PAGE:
Rural Barnstorming

Rural communities, which are the majority in Norfolk, can feel disengaged with local police. Norfolk Constabulary hosted a Barnstorming Event so that local police, the PCC and residents could interact and discuss issues important to them. The event was advertised locally and had a good turnout.

Author
Liam Bannon
Contact by Email: Liam.bannon@norfolk.pnn.police.uk or by Phone: 01953 42 5654
Location
Norfolk, England
Crime Type
Improved Reporting, Strategy
The problem
As shown in the National Rural Crime Network’s survey, rural communities can have a low opinion of the effectiveness of the police. It is important to understand what is important to our unique rural communities and respond to these concerns so that their opinion of the police can be improved.

Summary

Rural communities, which are the majority in Norfolk, can feel disengaged with local police. Norfolk Constabulary hosted a Barnstorming Event so that local police, the PCC and residents could interact and discuss issues important to them. The event was advertised locally and had a good turnout.

Identifying the problem

As shown in the National Rural Crime Network’s survey, rural communities can have a low opinion of the effectiveness of the police. It is important to understand what is important to our unique rural communities and respond to these concerns so that their opinion of the police can be improved.

Consequences

If rural communities have a low opinion of the police’s effectiveness, then this may result in decreased reporting, the police not understanding the issues that rural communities face and police not being given the opportunity to show its effectiveness. By engaging with the community that they serve the police are able to understand what service is needed.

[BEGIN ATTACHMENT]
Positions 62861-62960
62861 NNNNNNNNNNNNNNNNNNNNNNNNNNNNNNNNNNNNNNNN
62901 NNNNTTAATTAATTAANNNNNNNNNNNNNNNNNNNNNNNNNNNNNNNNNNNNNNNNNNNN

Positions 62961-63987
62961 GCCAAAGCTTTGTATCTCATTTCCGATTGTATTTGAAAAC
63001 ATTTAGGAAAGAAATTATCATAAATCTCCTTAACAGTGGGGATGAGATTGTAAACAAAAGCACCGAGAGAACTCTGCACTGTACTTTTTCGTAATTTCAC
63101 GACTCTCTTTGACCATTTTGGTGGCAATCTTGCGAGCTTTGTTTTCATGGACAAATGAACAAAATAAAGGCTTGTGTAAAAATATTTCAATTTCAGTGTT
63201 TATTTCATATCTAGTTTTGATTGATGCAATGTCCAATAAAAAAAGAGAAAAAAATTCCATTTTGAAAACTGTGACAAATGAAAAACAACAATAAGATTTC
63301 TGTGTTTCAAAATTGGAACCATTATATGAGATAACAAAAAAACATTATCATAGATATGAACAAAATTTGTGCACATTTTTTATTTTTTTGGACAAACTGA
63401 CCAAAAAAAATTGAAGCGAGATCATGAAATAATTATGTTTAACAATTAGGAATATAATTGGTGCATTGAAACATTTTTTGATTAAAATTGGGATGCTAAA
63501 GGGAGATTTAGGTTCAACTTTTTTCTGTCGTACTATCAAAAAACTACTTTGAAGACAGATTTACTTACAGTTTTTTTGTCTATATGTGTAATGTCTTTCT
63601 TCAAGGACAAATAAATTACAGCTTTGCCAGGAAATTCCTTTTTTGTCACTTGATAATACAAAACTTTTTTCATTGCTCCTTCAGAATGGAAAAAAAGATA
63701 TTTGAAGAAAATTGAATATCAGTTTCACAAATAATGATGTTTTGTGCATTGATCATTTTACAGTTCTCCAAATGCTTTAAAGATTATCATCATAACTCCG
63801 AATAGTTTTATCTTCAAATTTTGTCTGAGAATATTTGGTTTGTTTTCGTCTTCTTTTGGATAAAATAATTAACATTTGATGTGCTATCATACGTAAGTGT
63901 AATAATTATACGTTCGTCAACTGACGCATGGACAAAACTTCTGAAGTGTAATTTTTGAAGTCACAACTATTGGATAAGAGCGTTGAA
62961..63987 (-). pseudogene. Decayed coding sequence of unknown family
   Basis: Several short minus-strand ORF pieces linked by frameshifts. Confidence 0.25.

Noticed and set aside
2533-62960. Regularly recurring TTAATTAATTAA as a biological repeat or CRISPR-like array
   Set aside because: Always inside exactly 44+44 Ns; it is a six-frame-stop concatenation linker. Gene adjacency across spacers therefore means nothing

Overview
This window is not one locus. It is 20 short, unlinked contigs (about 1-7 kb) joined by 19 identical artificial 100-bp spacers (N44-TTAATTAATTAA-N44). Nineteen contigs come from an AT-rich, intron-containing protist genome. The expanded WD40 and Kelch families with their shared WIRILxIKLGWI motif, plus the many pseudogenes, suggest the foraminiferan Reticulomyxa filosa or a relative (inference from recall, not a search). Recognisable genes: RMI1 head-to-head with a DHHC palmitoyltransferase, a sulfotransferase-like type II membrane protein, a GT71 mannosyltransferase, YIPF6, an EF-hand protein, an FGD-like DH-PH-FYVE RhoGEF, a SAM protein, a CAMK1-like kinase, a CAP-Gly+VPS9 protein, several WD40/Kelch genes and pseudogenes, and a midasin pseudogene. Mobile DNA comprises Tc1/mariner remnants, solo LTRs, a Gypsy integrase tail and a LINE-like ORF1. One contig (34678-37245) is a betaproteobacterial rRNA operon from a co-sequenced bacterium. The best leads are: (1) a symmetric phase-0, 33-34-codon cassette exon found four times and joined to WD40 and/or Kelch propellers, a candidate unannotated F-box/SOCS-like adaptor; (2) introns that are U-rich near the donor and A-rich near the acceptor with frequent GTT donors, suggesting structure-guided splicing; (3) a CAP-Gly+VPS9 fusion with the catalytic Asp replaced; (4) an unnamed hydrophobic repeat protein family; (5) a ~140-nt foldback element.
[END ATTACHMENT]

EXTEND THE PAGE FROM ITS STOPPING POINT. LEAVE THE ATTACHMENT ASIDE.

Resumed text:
Legislation changes - Existing

Not applicable

Legislation changes - New

Not applicable

Actions

Through the Community Rural Advisory Group a series of community engagement events were planned to engage with the different rural residents of Norfolk. Events have been planned to tour the Norfolk districts, take place in accessible locations, and engage the local community. The first event was held in Snettisham, a village in rural North Western Norfolk. The event was advertised locally and achieved a turnout of over 50 local residents.

The event began with around 15 minutes of speeches from the Police and Crime Commissioner, Community Safety Superintendent and other key stakeholders in rural crime response which outlined current responses. The floor was then opened to attendees to ask questions and discuss their experience of rural crime and the police. This feedback was then used to respond locally to the issues brought by the public and to inform the work of the Community Rural Action Group.

What worked

There was very good engagement from the community. The community engagement section of the event was intended to last for up to an hour. However, the attendees had a lot of feedback to provide, eventually ending after 2 hours.

What didn't work

The event ran smoothly from start to finish.

Outcomes

The local engagement officers were able to talk about their role and invite local residents to contact them about any issues they face or concerns they have. Additionally, the police were able to reassure the public on concerns and highlight that reporting crime is really important so that the police can best protect the community. Finally, the police were able to respond to local issues that they were not aware of, like helping to tackle speeding through villages.

Lessons learnt

Often, when talking about rural communities, the diversity of this group is not acknowledged. Each rural community is distinct and by engaging on a local basis the unique facets of communities and issues faced can be identified and explored.

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